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November 11, 2011

Hardbacks thrown a lifeline by Daunt

James Daunt

11.11.11 | Benedicte Page and Lisa Campbell

Publishers are rethinking their format strategies as Waterstone’s m.d. James Daunt’s avowed fondness for the hardback creates an impetus away from paperback-first publication.

Daunt has spoken publicly about his wish to champion hardback editions, with publishers deeming his attitude a welcome change from the dominant trend of recent years.

The pressures on the hardback market have manifested themselves once again in 2011, with hardback fiction sales falling 7% in the first six months of 2011 according to Nielsen BookScan data, whereas paperback fiction has fallen 4%. Meanwhile, analysis of BookScan’s Top 5,000 bestseller list for October saw spending on hardback books down  3% year on year, with fiction sales down 7% and non-fiction down 20%. Industry figures have cited both the economic downturn and the shift to e-books among the factors behind the figures.

But Daunt’s support for the format is giving publishers new confidence. Vintage publisher Dan Franklin said: “James is a hardback man and he’s about the only person who can sell them.”

An independent publisher, who preferred to speak anonymously, confirmed that it was “reviewing all our fiction formats next year” after being given the news by Waterstone’s fiction buyer Chris White that the hardback was in favour, adding: “It is welcome news for publishers.”

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October 15, 2011

British Library attacked for Amazon link

Filed under: Libraries — Tags: , , , , — Bookblurb @ 5:03 am

The British Library

By Benedicte Page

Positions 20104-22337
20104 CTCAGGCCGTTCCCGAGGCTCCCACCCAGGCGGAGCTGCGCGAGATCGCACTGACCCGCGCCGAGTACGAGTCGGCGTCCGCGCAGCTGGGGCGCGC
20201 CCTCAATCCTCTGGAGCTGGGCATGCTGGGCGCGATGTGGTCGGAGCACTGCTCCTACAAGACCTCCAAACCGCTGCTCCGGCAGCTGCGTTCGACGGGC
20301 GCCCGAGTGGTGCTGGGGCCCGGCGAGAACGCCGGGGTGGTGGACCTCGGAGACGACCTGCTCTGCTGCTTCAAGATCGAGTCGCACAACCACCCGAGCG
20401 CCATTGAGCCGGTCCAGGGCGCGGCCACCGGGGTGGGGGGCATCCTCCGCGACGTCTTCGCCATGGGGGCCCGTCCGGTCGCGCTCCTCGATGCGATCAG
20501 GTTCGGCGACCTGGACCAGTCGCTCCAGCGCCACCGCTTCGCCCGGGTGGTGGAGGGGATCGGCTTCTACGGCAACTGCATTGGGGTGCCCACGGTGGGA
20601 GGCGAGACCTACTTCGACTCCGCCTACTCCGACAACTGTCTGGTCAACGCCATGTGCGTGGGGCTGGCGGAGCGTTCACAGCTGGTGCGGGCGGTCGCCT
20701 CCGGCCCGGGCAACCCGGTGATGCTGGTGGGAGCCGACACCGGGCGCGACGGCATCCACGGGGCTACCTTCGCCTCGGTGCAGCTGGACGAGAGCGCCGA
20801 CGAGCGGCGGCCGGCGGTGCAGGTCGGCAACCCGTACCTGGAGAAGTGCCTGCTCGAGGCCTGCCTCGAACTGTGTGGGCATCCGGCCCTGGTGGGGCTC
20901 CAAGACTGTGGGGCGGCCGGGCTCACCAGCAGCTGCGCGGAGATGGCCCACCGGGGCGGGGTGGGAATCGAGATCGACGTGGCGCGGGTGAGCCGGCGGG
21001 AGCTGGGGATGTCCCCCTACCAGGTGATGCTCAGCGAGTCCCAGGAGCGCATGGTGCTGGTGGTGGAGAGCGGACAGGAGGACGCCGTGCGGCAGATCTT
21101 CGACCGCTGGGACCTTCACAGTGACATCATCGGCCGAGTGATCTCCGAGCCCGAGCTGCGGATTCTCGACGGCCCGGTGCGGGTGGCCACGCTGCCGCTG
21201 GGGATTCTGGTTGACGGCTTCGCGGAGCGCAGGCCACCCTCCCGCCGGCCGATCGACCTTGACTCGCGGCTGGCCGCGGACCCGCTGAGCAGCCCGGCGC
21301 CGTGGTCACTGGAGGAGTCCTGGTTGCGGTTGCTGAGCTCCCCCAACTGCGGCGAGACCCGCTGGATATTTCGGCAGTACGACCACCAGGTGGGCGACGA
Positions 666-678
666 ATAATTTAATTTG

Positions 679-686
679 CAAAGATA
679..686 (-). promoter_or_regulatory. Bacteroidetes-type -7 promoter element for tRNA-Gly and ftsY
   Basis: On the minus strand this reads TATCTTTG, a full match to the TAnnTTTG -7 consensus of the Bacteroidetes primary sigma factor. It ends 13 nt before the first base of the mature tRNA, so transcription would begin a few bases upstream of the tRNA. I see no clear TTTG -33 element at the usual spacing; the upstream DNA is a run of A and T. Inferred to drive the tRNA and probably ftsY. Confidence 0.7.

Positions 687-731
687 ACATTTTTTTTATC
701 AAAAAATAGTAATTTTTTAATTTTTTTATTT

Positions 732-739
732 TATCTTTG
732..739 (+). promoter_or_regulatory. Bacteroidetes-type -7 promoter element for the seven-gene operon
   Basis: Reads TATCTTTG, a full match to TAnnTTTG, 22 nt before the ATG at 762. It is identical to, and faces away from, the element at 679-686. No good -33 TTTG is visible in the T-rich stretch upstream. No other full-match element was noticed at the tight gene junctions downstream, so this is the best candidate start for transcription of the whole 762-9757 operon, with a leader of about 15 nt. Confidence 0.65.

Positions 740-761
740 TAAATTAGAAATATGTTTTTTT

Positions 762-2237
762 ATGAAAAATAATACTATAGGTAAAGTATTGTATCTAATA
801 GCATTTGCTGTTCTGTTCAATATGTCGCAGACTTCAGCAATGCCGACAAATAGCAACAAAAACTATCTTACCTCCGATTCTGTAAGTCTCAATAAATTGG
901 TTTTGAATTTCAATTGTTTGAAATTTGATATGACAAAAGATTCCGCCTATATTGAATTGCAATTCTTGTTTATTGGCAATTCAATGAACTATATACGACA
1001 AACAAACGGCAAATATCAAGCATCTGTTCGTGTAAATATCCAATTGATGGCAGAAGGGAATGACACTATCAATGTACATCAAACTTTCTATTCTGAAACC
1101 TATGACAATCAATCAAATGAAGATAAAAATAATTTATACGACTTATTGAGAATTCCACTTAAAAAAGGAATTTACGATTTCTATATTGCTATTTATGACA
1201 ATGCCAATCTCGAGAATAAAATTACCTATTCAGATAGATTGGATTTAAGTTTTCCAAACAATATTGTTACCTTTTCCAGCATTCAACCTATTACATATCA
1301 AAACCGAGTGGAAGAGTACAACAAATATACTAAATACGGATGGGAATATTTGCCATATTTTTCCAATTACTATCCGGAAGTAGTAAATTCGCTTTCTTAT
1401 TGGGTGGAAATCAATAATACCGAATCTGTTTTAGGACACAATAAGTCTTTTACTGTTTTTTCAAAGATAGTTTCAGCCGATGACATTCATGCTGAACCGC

The British Library has come under fire from booksellers for including a link to online giant on entries in its public online catalogue. The catalogue lists more than 13 million items in the British Library’s collection, detailing the library’s cataloguing details in each case, together with general information on each book. There is also a final field, “This item in”, on each record. This field links directly to the relevant page on Amazon, where the book can be bought. If the title is not among Amazon’s stock, the page offers “More titles to consider” instead.

A spokesperson for the British Library said it was currently piloting a link to Amazon on its Integrated Catalogue “with the aim of providing users with the choice of an alternative method of obtaining a title if, for some reason, it is not available in the Library’s Reading Rooms.”

Waterstone’s m.d. James Daunt criticised the development, saying: “It’s disappointing to say the least that a very British institution is driving readers away from local libraries and high street bookshops. In an environment where high street booksellers and libraries face huge pressures, it is a shame that the British Library choose to give their endorsement to one aggressively commercial organisation.” more

October 3, 2011

Waterstone’s boss brands Amazon ‘utterly ruthless’

Filed under: Bookshops — Tags: , , , , , — Bookblurb @ 5:52 pm